Adam Kucharski is the festival co-founder and curator of RASEEF. (Supplied)

While the festival takes place in New York, there is a strong Saudi connection. Hafez recently spent several weeks in Riyadh — with a visit to Dhahran — immersing himself in the Saudi art scene while prepping to finalize the programming for the festival — including securing Saudi talents to join them in the Big Apple. Sibilsky has also worked in the Kingdom and has another trip there planned later in the year. 

Each of the founders, then, is personally and professionally invested in amplifying the works of the Saudi participants, and each have a deep understanding of the morphing Saudi scene. They are eager to further demystify the Kingdom and share a bit of it with New Yorkers. 

designer and performance artist balqees alrashid
Saudi designer and performance artist Balqees Alrashid will perform at the New York Arab Festival.

Saudis participating in the festival include the interdisciplinary artist and musician Ahmed Fakieh and three female performance artists: Balqees Alrashid, Dima Ikhwan and Nur Taibah. 

Fakieh will present his project “Sound of Makkah,” which uses AI to reconstruct songs from destroyed cassette tapes, at New York’s La MaMa Experimental Theatre Club. Performance artists Alrashid and Taibah, meanwhile, are taking part in an exhibition on Arab performance history. Actress and performance artist Ikhwan will be part of Raseef, curated by Kucharski, presenting work intended to “uncover the hidden history of Arab poetry in New York City.”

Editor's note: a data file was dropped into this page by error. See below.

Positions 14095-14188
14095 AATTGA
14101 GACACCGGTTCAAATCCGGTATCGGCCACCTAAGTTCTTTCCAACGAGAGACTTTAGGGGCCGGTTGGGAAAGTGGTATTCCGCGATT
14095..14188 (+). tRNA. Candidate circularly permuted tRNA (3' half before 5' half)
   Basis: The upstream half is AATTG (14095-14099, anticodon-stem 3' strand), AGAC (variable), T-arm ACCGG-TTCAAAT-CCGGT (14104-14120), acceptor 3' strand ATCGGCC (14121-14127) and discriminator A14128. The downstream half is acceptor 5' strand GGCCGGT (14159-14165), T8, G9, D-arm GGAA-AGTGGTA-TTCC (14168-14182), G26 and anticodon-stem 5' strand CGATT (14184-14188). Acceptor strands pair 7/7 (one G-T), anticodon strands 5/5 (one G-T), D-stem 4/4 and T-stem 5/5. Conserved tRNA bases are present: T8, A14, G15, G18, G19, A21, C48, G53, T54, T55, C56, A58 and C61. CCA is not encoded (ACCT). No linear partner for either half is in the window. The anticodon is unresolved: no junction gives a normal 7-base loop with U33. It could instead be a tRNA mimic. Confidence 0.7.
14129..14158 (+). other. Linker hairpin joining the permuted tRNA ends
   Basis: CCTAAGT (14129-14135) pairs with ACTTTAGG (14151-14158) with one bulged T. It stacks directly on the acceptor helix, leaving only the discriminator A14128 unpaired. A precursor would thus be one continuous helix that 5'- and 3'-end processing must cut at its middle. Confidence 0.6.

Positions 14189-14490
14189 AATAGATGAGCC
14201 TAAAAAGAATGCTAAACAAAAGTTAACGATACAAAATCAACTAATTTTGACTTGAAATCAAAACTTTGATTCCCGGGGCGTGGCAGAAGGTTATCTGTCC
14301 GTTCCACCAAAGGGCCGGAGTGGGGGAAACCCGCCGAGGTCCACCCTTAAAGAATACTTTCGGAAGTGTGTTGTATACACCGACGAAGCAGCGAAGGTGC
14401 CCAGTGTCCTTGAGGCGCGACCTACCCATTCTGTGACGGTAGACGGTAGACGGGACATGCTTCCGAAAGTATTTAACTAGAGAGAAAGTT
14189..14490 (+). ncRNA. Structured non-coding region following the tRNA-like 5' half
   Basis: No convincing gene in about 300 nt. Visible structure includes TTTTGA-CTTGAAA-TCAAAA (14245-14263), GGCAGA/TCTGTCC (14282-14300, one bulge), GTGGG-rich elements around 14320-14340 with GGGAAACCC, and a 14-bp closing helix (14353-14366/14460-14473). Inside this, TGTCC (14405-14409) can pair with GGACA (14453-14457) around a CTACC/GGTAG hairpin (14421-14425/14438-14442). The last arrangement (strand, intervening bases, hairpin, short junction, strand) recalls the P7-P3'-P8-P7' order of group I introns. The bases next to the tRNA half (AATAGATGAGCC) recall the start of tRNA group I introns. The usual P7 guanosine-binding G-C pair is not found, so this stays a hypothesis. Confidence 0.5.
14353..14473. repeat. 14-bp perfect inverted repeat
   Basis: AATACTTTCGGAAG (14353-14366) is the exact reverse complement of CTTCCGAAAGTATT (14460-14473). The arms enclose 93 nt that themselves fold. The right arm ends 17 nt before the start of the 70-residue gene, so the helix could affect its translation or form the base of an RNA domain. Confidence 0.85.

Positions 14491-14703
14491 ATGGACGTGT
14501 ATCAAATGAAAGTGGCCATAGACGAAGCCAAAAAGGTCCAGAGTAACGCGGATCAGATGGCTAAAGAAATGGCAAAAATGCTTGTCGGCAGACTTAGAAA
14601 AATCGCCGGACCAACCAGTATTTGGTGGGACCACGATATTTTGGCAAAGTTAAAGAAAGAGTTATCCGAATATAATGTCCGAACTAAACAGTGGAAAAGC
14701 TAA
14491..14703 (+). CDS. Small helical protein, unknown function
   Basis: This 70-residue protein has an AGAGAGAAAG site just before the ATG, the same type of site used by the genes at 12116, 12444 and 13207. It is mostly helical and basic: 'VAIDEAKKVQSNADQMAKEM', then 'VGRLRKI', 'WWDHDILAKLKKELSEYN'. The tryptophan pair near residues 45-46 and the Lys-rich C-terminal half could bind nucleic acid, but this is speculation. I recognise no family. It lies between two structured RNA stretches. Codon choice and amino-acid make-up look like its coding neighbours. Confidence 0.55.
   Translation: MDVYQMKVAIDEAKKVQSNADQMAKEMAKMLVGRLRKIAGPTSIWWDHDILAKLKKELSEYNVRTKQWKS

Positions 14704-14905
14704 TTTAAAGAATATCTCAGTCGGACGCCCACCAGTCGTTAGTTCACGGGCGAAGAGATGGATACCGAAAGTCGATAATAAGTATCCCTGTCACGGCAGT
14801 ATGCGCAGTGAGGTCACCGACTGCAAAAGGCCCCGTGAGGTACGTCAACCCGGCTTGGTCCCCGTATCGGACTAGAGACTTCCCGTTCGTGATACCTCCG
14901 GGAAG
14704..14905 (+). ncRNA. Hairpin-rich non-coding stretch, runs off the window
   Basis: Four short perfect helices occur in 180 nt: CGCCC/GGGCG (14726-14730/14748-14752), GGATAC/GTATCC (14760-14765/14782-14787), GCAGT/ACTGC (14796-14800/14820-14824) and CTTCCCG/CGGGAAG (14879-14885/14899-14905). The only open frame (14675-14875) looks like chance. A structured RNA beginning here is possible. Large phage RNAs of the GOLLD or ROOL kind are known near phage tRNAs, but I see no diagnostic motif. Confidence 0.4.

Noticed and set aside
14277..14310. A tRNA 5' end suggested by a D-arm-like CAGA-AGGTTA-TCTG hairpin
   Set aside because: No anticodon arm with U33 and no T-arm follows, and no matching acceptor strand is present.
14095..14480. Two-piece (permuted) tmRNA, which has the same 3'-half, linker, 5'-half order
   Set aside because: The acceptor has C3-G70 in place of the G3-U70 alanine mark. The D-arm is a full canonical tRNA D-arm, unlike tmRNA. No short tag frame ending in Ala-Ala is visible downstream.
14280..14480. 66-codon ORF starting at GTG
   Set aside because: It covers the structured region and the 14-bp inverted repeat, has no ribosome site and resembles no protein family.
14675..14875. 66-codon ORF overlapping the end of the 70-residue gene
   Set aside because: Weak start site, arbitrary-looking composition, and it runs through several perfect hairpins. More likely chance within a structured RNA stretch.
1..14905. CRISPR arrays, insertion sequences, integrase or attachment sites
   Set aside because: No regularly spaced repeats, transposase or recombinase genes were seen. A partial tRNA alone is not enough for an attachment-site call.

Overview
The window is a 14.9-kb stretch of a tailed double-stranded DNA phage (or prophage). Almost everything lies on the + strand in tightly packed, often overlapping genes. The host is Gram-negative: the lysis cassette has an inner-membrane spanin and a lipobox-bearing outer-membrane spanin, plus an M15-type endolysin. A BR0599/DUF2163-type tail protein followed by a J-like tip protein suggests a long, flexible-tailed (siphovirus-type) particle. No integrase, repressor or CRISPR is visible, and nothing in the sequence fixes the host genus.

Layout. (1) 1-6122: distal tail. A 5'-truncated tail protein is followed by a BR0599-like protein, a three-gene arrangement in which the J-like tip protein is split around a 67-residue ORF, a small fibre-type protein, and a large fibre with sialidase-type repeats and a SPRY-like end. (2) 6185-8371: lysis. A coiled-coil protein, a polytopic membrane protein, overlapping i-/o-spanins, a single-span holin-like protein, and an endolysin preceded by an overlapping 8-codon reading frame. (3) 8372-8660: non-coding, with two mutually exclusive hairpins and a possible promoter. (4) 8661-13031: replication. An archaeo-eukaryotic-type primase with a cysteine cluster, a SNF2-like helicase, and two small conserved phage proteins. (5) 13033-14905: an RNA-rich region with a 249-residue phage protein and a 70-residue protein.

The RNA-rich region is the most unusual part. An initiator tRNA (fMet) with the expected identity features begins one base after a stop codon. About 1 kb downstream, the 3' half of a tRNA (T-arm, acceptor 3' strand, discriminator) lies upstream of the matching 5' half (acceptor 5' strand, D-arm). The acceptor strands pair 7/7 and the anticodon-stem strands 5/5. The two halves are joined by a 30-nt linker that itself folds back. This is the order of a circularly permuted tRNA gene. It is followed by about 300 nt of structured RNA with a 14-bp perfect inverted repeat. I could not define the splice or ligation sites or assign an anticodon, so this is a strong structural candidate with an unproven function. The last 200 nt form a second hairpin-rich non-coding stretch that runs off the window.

Naturally, the ongoing Israeli assault on Gaza looms large over this year’s festival. 

“This year (has been) the hardest to put together because of what is happening in the region — the situation in Palestine derailed a lot of the plans. There were a lot of questions about the tone of the festival. We had to consider if the word ‘celebration’ is appropriate in this moment — and was it ever appropriate? Is it a ‘celebration’ or is it claiming space or making space or carving space? So, we started thinking more in that direction,” Hafez said. “The other difficulty is America is still struggling with Islamophobia.” 

But the team curated and crafted NYAF, in part, to open up discussions about these issues — to explore the way we interact with the news and the arts; to have people speak and listen in a safe space in order to foster a truly meaningful cultural exchange. As the organizers said in a statement: “At a moment in time where language is weaponized in ways that fuel racism rather than foster creative dialogues, our festival carves out spaces for conversations, for knowledge production, and information sharing.” 

“These events connect NYAF artists with audiences, venues and our partners in NYC, the Arab world, and beyond,” Sibilsky told Arab News. “With so much tension and division right now, it’s vital and deeply heartening to bring people together, celebrate Arab voices, and encourage understanding.”